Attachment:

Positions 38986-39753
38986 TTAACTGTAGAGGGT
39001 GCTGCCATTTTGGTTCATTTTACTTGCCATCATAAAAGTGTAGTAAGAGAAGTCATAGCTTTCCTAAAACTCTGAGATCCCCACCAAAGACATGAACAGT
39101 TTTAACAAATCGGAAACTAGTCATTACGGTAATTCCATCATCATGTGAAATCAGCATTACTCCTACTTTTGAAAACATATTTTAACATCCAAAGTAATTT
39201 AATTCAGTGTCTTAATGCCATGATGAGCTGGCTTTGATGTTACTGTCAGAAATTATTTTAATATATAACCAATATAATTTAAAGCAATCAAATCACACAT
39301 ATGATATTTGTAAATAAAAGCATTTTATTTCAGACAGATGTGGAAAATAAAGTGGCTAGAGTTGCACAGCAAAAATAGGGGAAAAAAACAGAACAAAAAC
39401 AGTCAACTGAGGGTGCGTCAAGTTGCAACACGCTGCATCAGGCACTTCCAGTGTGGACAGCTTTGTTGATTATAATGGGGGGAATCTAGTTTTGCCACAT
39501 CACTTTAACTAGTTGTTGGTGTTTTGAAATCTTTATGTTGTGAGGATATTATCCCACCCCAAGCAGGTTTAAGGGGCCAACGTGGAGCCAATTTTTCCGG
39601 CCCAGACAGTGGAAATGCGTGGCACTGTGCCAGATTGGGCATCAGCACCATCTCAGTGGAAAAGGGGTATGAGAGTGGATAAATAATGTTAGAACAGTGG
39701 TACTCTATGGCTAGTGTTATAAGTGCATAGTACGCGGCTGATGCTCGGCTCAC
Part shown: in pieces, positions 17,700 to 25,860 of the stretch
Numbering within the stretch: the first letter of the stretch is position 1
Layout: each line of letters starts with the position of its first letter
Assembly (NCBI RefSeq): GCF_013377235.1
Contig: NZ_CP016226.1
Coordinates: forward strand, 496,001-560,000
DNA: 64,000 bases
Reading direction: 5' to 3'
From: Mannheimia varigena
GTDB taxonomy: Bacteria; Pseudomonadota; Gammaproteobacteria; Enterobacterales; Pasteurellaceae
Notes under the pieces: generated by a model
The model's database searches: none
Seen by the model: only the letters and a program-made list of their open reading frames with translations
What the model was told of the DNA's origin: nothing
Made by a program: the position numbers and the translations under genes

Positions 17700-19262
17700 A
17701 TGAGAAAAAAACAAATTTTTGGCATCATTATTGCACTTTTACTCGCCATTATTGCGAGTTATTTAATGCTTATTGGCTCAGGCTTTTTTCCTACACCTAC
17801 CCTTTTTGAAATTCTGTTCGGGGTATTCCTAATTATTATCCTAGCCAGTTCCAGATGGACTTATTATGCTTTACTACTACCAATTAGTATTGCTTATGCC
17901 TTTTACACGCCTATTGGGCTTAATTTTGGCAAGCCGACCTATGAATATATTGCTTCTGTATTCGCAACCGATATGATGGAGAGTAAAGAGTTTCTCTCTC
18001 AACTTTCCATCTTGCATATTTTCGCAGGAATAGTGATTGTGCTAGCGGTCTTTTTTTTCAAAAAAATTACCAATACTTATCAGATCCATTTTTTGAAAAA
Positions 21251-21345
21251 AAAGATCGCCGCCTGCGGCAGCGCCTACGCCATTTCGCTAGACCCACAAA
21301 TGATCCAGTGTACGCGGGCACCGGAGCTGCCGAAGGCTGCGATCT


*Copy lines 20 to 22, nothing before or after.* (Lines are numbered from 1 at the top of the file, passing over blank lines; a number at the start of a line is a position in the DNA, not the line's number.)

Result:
GTDB taxonomy: Bacteria; Pseudomonadota; Gammaproteobacteria; Enterobacterales; Pasteurellaceae
Notes under the pieces: generated by a model
The model's database searches: none